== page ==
New look and more links

I cleaned up the design of the blog some and added a few more links.

While I was adding the links, I came across this story in The New York Times about Mediabistro being sold. I just hope it doesn't change any of the good things at the site (or the fun mixers they throw).


Born there

A native is someone who is born in a locale, so a native-born is...

The word native derives from the Latin word verb nasci, which means to be born. So if native means born in a place, what is the need for native-born?

"Garner's Modern American Usage" says this of the phrase native-born citizen:
This phrase, though it has been fairly common since the 19th century, reeks of redundancy.
The phrase is, however, used quite often in print. A Google News search turned up the phrase in 404 postings, including on such reputable news sites as the Dallas Morning News, The New York Times, Forbes and The Washington Post. (Full disclosure: A Google search of the Web site of the newspaper at which I work came back with 134 hi
ts, though many of them are Associated Press stories.) A glance through the LexisNexis database turned up 751 mentions of this phrase in the last six months, though many of these appeared to be letters to the editor, too.

One reason this phrase seems to be used is to avoid any confusion that could arise between a native American and a Native American, though AP style does call for using American Indian when referring to the indigenous persons.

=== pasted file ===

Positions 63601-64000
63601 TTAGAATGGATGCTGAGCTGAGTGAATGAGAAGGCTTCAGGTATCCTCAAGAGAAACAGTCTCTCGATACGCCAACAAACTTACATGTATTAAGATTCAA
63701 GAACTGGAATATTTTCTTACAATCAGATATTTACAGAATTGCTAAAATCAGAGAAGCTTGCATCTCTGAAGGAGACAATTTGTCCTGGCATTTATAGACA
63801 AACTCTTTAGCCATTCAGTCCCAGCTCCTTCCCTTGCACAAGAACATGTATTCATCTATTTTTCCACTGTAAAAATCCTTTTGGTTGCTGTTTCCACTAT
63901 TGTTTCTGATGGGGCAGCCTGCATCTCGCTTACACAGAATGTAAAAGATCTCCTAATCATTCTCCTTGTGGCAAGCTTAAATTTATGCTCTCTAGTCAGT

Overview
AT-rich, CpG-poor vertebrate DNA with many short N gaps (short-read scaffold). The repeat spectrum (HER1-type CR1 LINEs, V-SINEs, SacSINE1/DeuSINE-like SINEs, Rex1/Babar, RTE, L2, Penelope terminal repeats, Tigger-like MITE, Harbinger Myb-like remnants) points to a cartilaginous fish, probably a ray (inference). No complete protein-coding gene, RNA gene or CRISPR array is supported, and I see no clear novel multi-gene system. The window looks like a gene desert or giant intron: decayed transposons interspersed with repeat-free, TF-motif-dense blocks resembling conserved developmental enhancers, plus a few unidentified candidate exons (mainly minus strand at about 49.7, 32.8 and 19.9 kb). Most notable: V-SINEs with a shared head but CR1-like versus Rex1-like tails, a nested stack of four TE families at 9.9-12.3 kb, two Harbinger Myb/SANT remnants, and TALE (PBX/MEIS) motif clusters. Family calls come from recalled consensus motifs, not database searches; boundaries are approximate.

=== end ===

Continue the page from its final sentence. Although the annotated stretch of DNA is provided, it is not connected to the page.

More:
There is a way to write around the confusion, though it adds a handful of characters. Instead of a native-born Mexican-American (yes, this did come up on a Google News search), which is redundant, you could use native Mexican-American. However, this does not, in my mind, clearly state where this person was born. There are a lot of assumptions to be made with good arguments on both sides. But why not write Mexican-Americans born in the United States? It's descriptive, accurate and not redundant.


Wanna be a wannabe?

Here is a gem from The Associated Press:
The Spice Girls wannabe stars again. Following a calculated publicity buildup, the original Girl Power group of the 1990s announced Thursday they had agreed to get together for 11 concerts around the world in December and January.
Bristle all you want at the attempt to write write the colloquial wanna be instead of want to be. (And yes, I did look it up, and I do understand that was the name of a song from the group.)

If there is a time to use wanna be instead of want to be (and for some this may be never), make sure not to let spell check fool you. A lot of spell check programs still mark wanna as a misspelling, so the program thinks it's the noun wannabe instead.

For the Spice Girls story, however, it added a funny twist. (Or was the writer poking fun at the group? We may never know.)